Air pollution control linked to fast and dramatic drop in IHD, stroke and COPD
Air pollution is a serious risk to human health that affects nearly everyone in the world and nearly every organ in the body. Fortunately, it is largely a preventable risk and by reducing pollution at its source can have a rapid and substantial impact on health.
Air pollution control was linked to a fast and dramatic drop in IHD, stroke and COPD and all-cause morbidity according to findings in "Health Benefits of Air Pollution Reduction," new research published in the American Thoracic Society's journal, Annals of the American Thoracic Society.
The study by the Environmental Committee of the Forum of International Respiratory Societies (FIRS) reviewed interventions that have reduced air pollution at its source. It looked for outcomes and time to achieve those outcomes in several settings, finding that the improvements in health were striking. Starting at week one of a ban on smoking in Ireland, for example, there was a 13 per cent drop in all-cause mortality, a 26 per cent reduction in ischemic heart disease, a 32 per cent reduction in stroke, and a 38 per cent reduction in chronic obstructive pulmonary disease (COPD). Interestingly, the greatest benefits, in that case, occurred among non-smokers.
"We knew there were benefits from pollution control, but the magnitude and relatively short time duration to accomplish them were impressive," said the lead author of the report, Dean Schraufnagel, MD, ATSF. "Our findings indicate almost immediate and substantial effects on health outcomes followed reduced exposure to air pollution. It's critical that governments adopt and enforce WHO guidelines for air pollution immediately."
In the United States, a 13-month closure of a steel mill in Utah resulted in reducing hospitalizations for pneumonia, pleurisy, bronchitis and asthma by half. School absenteeism decreased by 40 per cent, and daily mortality fell by 16 per cent for every 100? g/m3 PM10 (a pollutant) decrease. Women who were pregnant during the mill closing were less likely to have premature births.
A 17-day "transportation strategy," in Atlanta, Georgia during the 1996 Olympic Games involved closing parts of the city to help athletes make it to their events on time, but also greatly decreased air pollution. In the following four weeks, children's visits for asthma to clinics dropped by more than 40 per cent and trips to emergency departments by 11 per cent. Hospitalizations for asthma decreased by 19 per cent. Similarly, when China imposed factory and travel restrictions for the Beijing Olympics, lung function improved within two months, with fewer asthma-related physician visits and less cardiovascular mortality.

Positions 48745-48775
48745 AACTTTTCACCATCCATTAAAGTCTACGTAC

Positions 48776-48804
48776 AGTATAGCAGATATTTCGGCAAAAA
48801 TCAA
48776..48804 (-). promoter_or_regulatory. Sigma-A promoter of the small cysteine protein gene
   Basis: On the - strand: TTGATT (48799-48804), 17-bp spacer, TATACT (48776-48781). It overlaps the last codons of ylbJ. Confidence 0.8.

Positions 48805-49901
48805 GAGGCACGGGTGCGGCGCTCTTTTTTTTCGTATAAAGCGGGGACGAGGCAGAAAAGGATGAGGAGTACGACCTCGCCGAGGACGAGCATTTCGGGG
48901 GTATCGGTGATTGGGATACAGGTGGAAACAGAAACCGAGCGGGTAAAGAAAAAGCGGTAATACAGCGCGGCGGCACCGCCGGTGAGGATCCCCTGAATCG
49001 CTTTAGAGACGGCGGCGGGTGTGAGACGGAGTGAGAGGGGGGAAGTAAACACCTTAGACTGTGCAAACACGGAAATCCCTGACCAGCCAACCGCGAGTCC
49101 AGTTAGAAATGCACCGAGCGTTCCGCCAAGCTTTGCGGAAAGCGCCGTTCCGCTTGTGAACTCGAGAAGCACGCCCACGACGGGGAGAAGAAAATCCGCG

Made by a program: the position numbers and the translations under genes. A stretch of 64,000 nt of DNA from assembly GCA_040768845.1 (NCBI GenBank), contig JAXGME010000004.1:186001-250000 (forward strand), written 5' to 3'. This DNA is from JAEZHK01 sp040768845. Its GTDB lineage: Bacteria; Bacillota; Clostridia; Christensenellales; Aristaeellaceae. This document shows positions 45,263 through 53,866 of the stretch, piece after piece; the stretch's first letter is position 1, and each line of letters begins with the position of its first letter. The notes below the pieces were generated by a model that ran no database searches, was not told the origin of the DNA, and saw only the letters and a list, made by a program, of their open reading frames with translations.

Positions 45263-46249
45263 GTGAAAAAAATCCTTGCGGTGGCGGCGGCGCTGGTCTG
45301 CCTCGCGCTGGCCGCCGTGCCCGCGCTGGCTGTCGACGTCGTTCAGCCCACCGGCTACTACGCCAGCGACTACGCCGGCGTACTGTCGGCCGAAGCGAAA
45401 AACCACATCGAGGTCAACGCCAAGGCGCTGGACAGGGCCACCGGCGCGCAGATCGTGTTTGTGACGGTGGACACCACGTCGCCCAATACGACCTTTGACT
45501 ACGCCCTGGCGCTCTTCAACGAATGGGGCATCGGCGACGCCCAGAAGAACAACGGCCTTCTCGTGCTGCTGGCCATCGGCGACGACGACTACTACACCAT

In addition to city-wide policies, reducing air pollution within the home also led to health benefits. In Nigeria, families who had clean cookstoves that reduced indoor air pollution during a nine-month pregnancy term saw higher birthweights, greater gestational age at delivery, and less perinatal mortality.
The report also examines the impact of environmental policies economically. It highlights that 25 years after enactment of the Clean Air Act, the U.S. EPA estimated that the health benefits exceeded the cost by 32:1, saving 2 trillion dollars, and has been heralded as one of the most effective public health policies of all time in the United States. Emissions of the major pollutants (particulate matter [PM], sulfur oxides, nitrogen oxides, carbon monoxide, volatile organic compounds, and lead) were reduced by 73 per cent between 1990 and 2015 while the U.S. gross domestic product grew by more than 250 per cent.
Given these findings, Dr. Schraufnagel has hope. "Air pollution is largely an avoidable health risk that affects everyone. Urban growth, expanding industrialization, global warming, and new knowledge of the harm of air pollution raises the degree of urgency for pollution control and stress the consequences of inaction," he says. "Fortunately, reducing air pollution can result in prompt and substantial health gains. Sweeping policies affecting a whole country can reduce all-cause mortality within weeks. Local programs, such as reducing traffic, have also promptly improved many health measures."
Annals of the American Thoracic Society
For more details click on the link: DOI: 10.1513/AnnalsATS.201907-538CME